Our posts on Cambridge collectors accompany the University Library’s major exhibition ‘Shelf Lives: Four Centuries of Collectors and their Books’, which runs until 16 June 2012.

‘Shelf Lives’: Does size matter?

By , 10 February 2012 1:09 pm

Letter written in 1868 by Charles DickensDominique Ruhlmann of Trinity Hall Library continues the ‘Shelf Lives’ theme with her feature on a letter of advice from Charles Dickens to his son Henry Fielding Dickens (‘My Dear Harry’), at the start of his son’s time as an undergraduate at Trinity Hall in October 1868.

‘Does a donation have to be large and impressive to be important? The answer is most emphatically “No”! One of our star items is a single sheet of paper measuring no more than 18 x 22.7 cm. It is a modest piece of nineteenth-century writing paper with no “bling” about it – but it still has the wow factor because it is a letter from Charles Dickens!’

Read the full post on ‘The Old Library at Trinity Hall’ blog …

Cambridge collectors: The Steward Collection

By , 7 February 2012 1:29 pm

Embossed stamp of J. H. Steward Ltd.

Our theme of Cambridge collectors, accompanying the current exhibition ‘Shelf Lives: Four Centuries of Collectors and their Books’, continues with a post by Dawn Moutrey of the Whipple Library on the Steward Collection, which came to the library in the 1970s when the Whipple Museum purchased a number of scientific instruments from the Steward family.

‘The J.H. Steward company was established in London in 1852 and became J.H. Steward Ltd. in 1913. It produced instruments for optical measuring, observation, military use, drawing and surveying. The 100-odd books we have in this collection cover physics, optics, scientific instruments, astronomy, lubrication, meteorology and gemmology (James Henry Steward, who established the company, was also a jeweller).’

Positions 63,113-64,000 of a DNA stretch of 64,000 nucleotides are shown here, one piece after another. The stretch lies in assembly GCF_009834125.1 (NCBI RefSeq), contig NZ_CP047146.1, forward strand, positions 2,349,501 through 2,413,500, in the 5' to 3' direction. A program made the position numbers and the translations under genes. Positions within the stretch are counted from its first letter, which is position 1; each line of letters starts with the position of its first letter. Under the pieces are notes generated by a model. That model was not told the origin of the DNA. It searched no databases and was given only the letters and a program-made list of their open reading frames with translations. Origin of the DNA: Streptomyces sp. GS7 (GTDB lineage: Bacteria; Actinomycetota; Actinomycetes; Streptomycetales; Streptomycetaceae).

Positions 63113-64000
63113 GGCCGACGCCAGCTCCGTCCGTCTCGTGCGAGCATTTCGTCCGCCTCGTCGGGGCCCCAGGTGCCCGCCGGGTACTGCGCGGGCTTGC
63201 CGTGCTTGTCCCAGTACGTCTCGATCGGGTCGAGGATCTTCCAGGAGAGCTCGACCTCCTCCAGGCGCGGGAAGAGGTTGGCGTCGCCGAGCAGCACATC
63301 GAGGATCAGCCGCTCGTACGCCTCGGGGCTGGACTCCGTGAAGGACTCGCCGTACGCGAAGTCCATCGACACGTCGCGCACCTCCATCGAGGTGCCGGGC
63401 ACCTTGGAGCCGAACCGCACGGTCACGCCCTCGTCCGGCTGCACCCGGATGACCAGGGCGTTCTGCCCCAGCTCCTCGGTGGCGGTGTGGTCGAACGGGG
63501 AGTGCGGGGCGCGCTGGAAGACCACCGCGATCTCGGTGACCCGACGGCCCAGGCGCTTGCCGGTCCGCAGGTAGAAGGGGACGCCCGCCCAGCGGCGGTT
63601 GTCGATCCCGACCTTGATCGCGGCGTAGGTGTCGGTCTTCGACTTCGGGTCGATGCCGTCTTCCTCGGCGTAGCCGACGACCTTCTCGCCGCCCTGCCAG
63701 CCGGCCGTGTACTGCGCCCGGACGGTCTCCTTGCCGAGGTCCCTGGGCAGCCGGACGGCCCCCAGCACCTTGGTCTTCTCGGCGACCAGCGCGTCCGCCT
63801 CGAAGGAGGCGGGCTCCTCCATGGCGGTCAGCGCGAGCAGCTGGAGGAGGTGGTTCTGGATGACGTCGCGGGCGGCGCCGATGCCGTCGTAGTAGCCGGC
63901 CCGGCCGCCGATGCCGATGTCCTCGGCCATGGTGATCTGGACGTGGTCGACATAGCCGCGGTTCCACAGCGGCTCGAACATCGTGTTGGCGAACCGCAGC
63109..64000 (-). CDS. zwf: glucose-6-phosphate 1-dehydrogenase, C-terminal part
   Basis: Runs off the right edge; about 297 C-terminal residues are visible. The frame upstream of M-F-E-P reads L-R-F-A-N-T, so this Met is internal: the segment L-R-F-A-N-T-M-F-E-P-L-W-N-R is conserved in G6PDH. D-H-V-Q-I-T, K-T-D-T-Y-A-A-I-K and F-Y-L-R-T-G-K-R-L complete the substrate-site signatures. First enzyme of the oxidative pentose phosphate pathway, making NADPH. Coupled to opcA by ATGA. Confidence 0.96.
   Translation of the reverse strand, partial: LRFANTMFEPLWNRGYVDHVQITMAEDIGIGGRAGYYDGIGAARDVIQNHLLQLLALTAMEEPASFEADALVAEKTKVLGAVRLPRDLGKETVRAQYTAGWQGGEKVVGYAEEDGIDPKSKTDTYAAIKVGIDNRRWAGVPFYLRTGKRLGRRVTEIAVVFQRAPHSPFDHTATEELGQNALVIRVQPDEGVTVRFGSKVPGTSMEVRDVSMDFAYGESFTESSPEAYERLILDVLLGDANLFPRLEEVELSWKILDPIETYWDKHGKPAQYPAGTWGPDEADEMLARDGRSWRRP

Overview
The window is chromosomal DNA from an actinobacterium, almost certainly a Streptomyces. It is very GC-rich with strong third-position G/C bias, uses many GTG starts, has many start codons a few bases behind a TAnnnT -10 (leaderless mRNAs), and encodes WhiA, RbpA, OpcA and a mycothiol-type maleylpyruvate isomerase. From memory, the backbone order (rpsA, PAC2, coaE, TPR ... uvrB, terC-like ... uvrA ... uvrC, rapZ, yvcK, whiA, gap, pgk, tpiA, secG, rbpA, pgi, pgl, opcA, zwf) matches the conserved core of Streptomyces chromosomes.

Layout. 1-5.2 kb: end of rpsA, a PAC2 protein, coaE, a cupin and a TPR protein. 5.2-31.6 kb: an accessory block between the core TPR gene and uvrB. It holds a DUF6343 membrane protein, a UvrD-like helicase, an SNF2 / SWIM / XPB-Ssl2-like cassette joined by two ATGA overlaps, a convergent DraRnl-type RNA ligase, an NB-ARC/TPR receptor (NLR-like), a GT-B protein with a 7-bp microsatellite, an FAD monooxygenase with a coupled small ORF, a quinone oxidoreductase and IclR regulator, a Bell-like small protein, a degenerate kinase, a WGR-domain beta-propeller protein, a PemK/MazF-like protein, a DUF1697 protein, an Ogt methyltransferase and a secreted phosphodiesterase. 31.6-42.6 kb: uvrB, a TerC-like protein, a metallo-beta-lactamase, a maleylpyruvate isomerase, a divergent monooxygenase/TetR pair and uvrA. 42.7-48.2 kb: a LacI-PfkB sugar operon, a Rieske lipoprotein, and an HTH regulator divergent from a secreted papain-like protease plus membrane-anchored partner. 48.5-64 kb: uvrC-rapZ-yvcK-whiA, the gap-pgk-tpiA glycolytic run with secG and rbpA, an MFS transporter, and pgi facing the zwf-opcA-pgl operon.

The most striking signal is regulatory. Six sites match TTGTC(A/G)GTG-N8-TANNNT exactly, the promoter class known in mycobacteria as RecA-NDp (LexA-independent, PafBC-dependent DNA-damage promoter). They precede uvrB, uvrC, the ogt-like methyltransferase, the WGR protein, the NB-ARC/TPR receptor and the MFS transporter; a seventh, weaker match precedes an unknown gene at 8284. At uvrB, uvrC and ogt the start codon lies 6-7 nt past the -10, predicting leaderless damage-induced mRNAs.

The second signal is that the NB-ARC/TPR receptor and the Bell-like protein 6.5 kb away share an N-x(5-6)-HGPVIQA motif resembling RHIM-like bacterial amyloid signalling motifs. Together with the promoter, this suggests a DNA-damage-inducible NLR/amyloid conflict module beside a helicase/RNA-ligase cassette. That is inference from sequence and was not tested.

Read the full post on the ‘Whipple Library Books Blog’ …

Cambridge collectors: Samuel Savage Lewis

By , 26 January 2012 3:14 pm
Portrait of Samuel Savage Lewis

Portrait of Samuel Savage Lewis, by C.H. Brock, given to Corpus Christi College by Lewis's widow

Gill Cannell’s piece on the Parker Library blog about the Corpus Christi College Fellow and Librarian Samuel Savage Lewis (1836–1891) continues our theme of Cambridge collectors, accompanying the current exhibition ‘Shelf Lives: Four Centuries of Collectors and their Books’.

‘He was an antiquary and a collector, mainly of classical coins, gems and seals. He had a reputation as a kindly eccentric and was generally known as ‘Satan Lewis’ on account of his straggly black beard and unconventional dress.’ Read the full post on the Parker Library blog …

Features on other Corpus collectors are planned, as well as more information on Archbishop Matthew Parker (1504–1575), the first collector in the ‘Shelf Lives’ exhibition. See the most recent post on the Parker Library blog by Suzanne Paul.

Music collectors’ ‘Shelf Lives’

By , 25 January 2012 1:34 pm

Shelf Lives logoDuring the six months of the current University Library exhibition ‘Shelf Lives: Four Centuries of Collectors and their Books’ (18 Jan–16 Jun 2012) we’ll be linking up with other blogs and libraries to shed light on Cambridge collectors not featured in the display.

First up is a post on music collectors on the MusiCB3 blog, announcing exhibitions on  F.T. Arnold, F.A. Booth and Richard Pendlebury.

Read the full post at

Shelf Lives

By , 18 January 2012 9:56 am
Samuel Sandars, one of the collectors who features in the exhibition

Samuel Sandars, one of the collectors who features in the exhibition

The ‘mission’ of the University Library’s exhibition centre has always been to offer the public a chance to see some of its most beautiful, precious and fascinating books and manuscripts.  The Library’s current exhibition ‘Shelf Lives: Four Centuries of Collectors and their Books’ chooses to focus not on a particular subject but on the people themselves by whose generosity the Library’s holdings have been enriched; the collectors whose passions (and, perhaps, obsessions) led them to gather together personal libraries covering any and every subject imaginable.

The ten exhibition curators were each given just a single case in which to select the highlights of an individual collector’s library.  This has created a display that ranges from the eighth century to the twentieth, and from Cambridge to Beijing via Madras, Chicago and the First World War trenches. As well as the collectors who gave them to the Library, other previous owners of items displayed include Charlemagne, Elizabeth I, Napoleon and Haydn.  Items in the cases include manuscripts, printed books, silver and velvet bindings, paper money and even a pair of slippers.

Keep reading …